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WHY CANNABIS RETAILERS FAIL OR SUCCEED 

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Learn the Strategies to Earn Higher Profits and Mistakes to Avoid at all Costs

Getting a cannabis retail operation off the ground and open for business is one thing. Reaching your dispensary’s full potential and avoiding the pitfalls that trip unprepared retailers is another. After working closely with hundreds of cannabis entrepreneurs, witnessing remarkable success and bitter defeat born from the same opportunity, we’ve seen some clear trends develop.

Our latest eBook examines the effective strategies common to the top cannabis retailers in North America and presents cautionary examples of what not to do if you want to succeed.

A Clear Vision and the Agility to Adapt to Change

Learn how successful retailers follow their vision through, and ultimately adapt to what data reveals and customers demand.

Mastering Operations & Finances

The best retailers know where to invest their time and money, and when less is more. Learn how they leverage everything from automation to negotiation.

Customer Experience & Relationships

So many retailers fall behind when they fail to identify their customers, involve their community, and earn the respect of their employees. Find out how smart dispensary owners focus on people to build their brand.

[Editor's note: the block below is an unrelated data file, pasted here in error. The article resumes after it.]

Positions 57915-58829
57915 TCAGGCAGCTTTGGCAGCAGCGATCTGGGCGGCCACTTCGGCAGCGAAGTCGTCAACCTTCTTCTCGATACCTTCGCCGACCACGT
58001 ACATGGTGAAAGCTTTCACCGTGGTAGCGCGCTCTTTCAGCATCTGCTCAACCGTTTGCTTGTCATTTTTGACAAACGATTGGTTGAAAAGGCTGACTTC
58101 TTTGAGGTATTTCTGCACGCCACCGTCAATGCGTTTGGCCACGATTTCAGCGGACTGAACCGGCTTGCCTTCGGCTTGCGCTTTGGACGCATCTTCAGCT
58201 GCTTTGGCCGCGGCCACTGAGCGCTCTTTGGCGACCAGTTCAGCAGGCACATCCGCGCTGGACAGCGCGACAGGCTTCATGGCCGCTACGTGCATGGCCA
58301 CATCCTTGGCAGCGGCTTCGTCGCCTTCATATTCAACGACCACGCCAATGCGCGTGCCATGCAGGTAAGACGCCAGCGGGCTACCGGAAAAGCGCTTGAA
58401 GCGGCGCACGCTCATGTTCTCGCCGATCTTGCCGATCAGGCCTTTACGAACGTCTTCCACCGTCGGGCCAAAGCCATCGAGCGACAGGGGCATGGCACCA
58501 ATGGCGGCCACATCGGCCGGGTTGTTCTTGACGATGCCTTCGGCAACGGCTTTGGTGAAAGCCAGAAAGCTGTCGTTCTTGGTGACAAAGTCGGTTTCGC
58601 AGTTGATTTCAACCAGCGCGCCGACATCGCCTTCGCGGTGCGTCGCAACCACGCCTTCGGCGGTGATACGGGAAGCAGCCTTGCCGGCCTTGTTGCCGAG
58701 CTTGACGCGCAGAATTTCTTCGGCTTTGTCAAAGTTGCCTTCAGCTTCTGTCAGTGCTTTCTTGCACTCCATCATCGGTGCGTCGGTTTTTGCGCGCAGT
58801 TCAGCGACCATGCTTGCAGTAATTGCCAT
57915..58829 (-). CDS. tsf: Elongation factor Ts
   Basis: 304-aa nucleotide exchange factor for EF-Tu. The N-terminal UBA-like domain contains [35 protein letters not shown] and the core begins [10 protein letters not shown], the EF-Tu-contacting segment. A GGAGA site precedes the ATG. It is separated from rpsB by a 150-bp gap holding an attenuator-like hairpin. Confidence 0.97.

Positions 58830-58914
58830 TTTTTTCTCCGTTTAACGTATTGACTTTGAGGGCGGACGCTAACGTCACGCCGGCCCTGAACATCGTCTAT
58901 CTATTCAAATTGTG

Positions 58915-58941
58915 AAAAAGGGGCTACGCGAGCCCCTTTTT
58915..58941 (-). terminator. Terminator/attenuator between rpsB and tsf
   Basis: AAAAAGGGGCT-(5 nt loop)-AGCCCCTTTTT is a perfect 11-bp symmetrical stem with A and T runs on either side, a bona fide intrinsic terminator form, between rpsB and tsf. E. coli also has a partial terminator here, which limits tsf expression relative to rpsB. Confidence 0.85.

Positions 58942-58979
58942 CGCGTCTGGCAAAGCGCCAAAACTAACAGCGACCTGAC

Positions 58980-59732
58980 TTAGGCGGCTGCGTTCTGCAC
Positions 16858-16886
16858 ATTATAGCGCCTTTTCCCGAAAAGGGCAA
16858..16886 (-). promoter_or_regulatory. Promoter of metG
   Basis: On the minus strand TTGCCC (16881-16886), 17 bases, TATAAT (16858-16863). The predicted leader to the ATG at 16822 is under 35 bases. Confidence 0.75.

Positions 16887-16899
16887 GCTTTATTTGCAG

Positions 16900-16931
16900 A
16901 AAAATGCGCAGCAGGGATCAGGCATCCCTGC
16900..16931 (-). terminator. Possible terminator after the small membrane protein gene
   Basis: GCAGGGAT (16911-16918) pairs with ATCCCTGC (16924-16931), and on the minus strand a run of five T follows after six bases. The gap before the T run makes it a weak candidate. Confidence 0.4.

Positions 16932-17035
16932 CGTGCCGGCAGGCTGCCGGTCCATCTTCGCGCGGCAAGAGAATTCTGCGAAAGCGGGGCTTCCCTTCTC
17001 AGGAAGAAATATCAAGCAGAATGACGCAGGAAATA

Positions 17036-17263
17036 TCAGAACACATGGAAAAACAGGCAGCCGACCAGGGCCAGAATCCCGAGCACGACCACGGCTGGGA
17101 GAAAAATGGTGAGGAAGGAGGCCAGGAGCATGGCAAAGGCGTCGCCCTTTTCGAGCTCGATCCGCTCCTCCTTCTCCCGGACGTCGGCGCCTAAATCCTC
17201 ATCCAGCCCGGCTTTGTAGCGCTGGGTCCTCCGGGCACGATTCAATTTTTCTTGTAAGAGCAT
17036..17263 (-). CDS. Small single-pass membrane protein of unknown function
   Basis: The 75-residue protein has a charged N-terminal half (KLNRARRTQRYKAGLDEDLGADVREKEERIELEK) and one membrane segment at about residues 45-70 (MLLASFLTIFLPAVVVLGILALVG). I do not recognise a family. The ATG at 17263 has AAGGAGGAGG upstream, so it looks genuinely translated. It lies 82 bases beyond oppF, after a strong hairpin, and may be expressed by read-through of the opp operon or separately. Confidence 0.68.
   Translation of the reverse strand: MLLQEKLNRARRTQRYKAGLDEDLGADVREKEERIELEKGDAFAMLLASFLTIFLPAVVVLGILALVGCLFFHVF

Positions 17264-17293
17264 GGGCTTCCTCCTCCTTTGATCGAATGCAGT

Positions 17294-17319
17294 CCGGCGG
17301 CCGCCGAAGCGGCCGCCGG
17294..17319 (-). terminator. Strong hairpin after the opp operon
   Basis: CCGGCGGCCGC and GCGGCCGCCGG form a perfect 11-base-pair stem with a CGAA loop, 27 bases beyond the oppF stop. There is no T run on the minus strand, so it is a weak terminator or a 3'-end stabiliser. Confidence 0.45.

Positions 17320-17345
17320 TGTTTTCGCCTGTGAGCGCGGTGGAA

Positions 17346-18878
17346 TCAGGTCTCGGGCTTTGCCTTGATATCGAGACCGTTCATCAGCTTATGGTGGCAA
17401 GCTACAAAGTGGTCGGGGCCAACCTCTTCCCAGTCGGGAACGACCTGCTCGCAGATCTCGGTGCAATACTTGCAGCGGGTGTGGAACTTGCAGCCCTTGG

Reports and spreadsheets don’t fit the typical image of cannabis culture. Black market sellers certainly didn’t keep their books, and neither did grassroots dispensaries. Times have changed, and instead the law to fear, there’s competition to outpace.
It’s hard to start a dispensary on a shoestring budget. Why? Because “time is money,” and nothing in the cannabis industry happens on time. Regulators frequently push back the timeframe for the commencement of sales. A good example is Canada, who delayed their legalization by five months. The wait caused disastrous cash flow problems for retailers, who were left with big lease payments — and no revenue.
Every touchpoint of that customer experience was a slight error or a minor disappointment. When those touchpoints combined, however, the trip to the store — which included driving, parking, walking through snow, and waiting in line — was a complete failure.
 

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